What is Considered a Non-Violent Offense Under North Carolina’s Second Chance Act?
When a person files for and is granted an expungement, they can erase an arrest, criminal charge, and conviction from the public record. In North Carolina, all charges that are expunged become private. When an arrest, criminal charge, or conviction is expunged in North Carolina, a person does not need to disclose it when applying for a job, admission to a university, or an apartment. Expungement, called expunction under North Carolina law, is an important tool to fight the stigma of having a criminal record.The Second Chance Act
North Carolina’s General Assembly passed SB 562, the Second Chance Act. This law expanded the eligibility for who can apply for expungement, what types of crimes can be expunged, and the number of convictions that may be expunged in North Carolina. The legislation expands the opportunity for a person to expunge older convictions of “nonviolence” felonies who meet other eligibility conditions.Non-Violent Offenses
The Second Chance Act has authorized the expunction of older convictions of “nonviolent” offenses, defined as charges that do not fall into several named categories. This may seem simple, but the change requires some explanation. A nonviolent offense does not include a Class A through G felony or a Class A1 misdemeanor. Additionally, a nonviolent offense does not include one of several listed offenses, including impaired driving.
Including impaired driving in the list of excluded offenses created an unexpected barrier in 2020 when the General Assembly expanded the relief available under the Second Chance Act by expanding expunctions for misdemeanor convictions from different court sessions.
Previously, an individual could only expunge multiple misdemeanor convictions from the same court session. By making this change, the legislature added a provision denying expunctions of misdemeanor convictions from different court sessions when the individual has any other convictions that were not nonviolent.
The legislature also disqualified this type of conviction for the existing opportunity to expunge a single “nonviolent” felony conviction. Consequently, a person with an impaired driving conviction could not expunge other convictions because the impaired driving conviction was not nonviolent.Is a DWI Considered a Non-Violent Offense?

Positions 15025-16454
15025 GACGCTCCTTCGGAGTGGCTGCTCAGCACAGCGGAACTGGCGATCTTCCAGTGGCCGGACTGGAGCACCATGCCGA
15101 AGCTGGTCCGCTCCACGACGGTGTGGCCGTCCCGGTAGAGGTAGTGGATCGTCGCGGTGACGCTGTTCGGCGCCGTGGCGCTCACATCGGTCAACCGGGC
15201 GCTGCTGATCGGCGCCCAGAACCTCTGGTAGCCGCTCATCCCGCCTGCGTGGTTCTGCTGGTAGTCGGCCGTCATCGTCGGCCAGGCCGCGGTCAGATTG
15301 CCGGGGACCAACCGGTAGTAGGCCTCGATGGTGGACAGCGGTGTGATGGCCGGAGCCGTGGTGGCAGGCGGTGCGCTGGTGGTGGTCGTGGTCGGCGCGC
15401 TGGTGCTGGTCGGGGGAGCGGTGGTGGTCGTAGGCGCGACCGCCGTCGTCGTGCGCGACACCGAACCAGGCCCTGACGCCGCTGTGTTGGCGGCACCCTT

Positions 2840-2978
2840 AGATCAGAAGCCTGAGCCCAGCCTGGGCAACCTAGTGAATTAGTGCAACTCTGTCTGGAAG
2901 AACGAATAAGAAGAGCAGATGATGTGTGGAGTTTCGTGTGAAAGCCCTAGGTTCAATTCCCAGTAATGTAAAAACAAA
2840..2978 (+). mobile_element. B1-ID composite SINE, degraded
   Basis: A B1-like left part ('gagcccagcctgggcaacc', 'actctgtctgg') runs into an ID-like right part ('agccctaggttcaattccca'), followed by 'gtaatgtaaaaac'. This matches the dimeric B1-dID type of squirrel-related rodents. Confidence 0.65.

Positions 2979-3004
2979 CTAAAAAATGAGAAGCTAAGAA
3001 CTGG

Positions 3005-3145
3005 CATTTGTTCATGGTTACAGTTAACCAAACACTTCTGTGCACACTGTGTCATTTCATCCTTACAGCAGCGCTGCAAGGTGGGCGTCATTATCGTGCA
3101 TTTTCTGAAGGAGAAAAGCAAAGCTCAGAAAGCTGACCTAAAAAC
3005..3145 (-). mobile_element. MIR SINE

No, the Second Chance Act specifically states that impaired driving is not considered a nonviolent offense. The legislature included a new subsection (a1), stating that an impaired driving offense (DWI) is not eligible for an expunction in North Carolina. As a result, a conviction for impaired driving still cannot be expunged. The law also states that an impaired driving conviction is categorized within the “traffic offense” exception to prior convictions prohibiting a person from obtaining an expunction of other convictions.Eligibility to Expunge Up to Three Nonviolent Felony Convictions
The new requirements for expunging multiple felony convictions are even more complicated. The law allows for the expunction of a conviction of a single nonviolent felony. Previously, North Carolina law allowed the expunction of up to three convictions of nonviolent felonies from different court sessions. However, a person must wait 10 years to expunge a single nonviolent felony conviction. The 10-year waiting period started on the later of the conviction date or the date of completing an active sentence, probation, or post-release supervision.
Under the new provisions of the Second Chance Act, a person must wait 20 years to expunge two or three convictions for nonviolent felonies. The waiting time starts on the later date of the most recent conviction or the completion date of an active sentence, probation, or post-release supervision for the convictions.Expunging a Single Nonviolent Felony
To expunge a single nonviolent felony conviction, a person may not have a misdemeanor conviction other than for a traffic offense that occurred during the five years before filing the petition for expunction. This is a new provision; previously, a person could not have a misdemeanor conviction other than a traffic offense during the entire 10-year waiting period. Other types of convictions can count as disqualification.
A person may not have any convictions, during or after the waiting period, for a misdemeanor that is not classified as nonviolent or for any other type of felony charge. Likewise, to expunge two or three nonviolent felony convictions, an individual must not have a misdemeanor conviction other than for a traffic offense during the five years before the petition.Discuss Your Expunction Case With a Skilled Charlotte Attorney
If you have questions about whether you have a right to an expunction in North Carolina, do not hesitate to contact Arnold & Smith, PLLC, to schedule a complimentary case evaluation.